After Ordering Paul Manafort To Testify, The Senate Withdrew The Subpoena

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Update: President Donald Trump's former campaign chairman will not be testifying Wednesday before the Senate Judiciary Committee, as originally scheduled, after the committee rescinded its subpoena. The committee withdrew its subpoena for Paul Manafort late Tuesday after Manafort agreed to turn over documents and to continue negotiating about setting up an interview with the panel, according to Taylor Foy, a spokesman for Sen. Chuck Grassley, the Judiciary Committee chairman. The committee also removed Donald Trump Jr. from the list of witnesses scheduled for Wednesday's public hearing.
This story was originally published on July 25, 2017.
The Senate Judiciary Committee has issued a subpoena to former Trump campaign manager Paul Manafort seeking his testimony at a public hearing on Wednesday. Republican Sen. Chuck Grassley and Democratic Sen. Dianne Feinstein made the announcement on Tuesday morning. The two senators said they were unable to reach an agreement with Manafort for a voluntary transcribed interview with the committee.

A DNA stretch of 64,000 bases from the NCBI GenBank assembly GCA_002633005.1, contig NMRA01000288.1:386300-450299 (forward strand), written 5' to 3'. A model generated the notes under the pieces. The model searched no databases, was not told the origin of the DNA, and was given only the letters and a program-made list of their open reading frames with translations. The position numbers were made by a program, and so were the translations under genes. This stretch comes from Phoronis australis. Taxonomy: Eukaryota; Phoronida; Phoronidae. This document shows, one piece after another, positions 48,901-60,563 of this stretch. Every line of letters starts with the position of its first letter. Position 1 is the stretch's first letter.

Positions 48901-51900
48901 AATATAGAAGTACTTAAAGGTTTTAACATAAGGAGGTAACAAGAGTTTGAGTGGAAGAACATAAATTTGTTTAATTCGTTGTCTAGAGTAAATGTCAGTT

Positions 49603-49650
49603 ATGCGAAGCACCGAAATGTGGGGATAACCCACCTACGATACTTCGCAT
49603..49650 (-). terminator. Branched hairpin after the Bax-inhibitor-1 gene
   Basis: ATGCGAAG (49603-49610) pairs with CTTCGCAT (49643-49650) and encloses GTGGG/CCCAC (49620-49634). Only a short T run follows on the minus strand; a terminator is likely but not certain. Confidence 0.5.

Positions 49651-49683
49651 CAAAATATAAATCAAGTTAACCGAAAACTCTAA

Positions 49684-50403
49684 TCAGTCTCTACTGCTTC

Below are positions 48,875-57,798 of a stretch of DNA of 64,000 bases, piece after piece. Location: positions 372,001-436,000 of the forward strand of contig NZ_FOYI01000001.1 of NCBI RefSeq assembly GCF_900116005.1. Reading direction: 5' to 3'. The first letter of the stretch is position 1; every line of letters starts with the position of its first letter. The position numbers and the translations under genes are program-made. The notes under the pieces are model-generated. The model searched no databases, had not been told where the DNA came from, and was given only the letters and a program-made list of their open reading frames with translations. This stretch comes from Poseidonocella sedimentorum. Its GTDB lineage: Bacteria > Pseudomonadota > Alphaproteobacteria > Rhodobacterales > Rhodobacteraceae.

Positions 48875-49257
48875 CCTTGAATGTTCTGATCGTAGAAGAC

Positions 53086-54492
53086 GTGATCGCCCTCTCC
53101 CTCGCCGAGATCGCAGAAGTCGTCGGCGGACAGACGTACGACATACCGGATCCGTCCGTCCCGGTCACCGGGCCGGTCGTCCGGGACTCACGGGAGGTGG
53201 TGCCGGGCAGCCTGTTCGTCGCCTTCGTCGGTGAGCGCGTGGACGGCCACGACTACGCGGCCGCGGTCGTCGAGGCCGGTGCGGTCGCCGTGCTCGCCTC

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"Mr. Manafort, through his attorney, said that he would be willing to provide only a single transcribed interview to Congress, which would not be available to the Judiciary Committee members or staff," the senators said in a joint statement on Tuesday. "While the Judiciary Committee was willing to cooperate on equal terms with any other committee to accommodate Mr. Manafort’s request, ultimately that was not possible."
The two said they issued a subpoena to compel Manafort's participation in Wednesday's hearing late Monday night. However, if the former Trump campaign chairman decides to provide a transcribed interview, he might be excused from testifying.
"As with other witnesses, we may be willing to excuse him from Wednesday's hearing if he would be willing to agree to production of documents and a transcribed interview, with the understanding that the interview would not constitute a waiver of his rights or prejudice the committee's right to compel his testimony in the future," Grassley and Feinstein said in their statement.
The committee wants Manafort to testify on enforcement of the Foreign Agents Registration Act and Russia's attempts to influence U.S. elections.
The president's son, Donald Trump Jr., and his son-in-law, Jared Kushner, were also asked to testify before Congress this week. Kushner gave his testimony in a closed-door meeting with the Senate Intelligence Committee on Monday and the House Intelligence Committee on Tuesday. Trump Jr. is expected to testify on Wednesday before the Senate Judiciary Committee, just like Manafort.
The testimonies mark the first time people in President Trump's inner circle have been interviewed as part of the investigation into Russia's interference in the 2016 presidential election.
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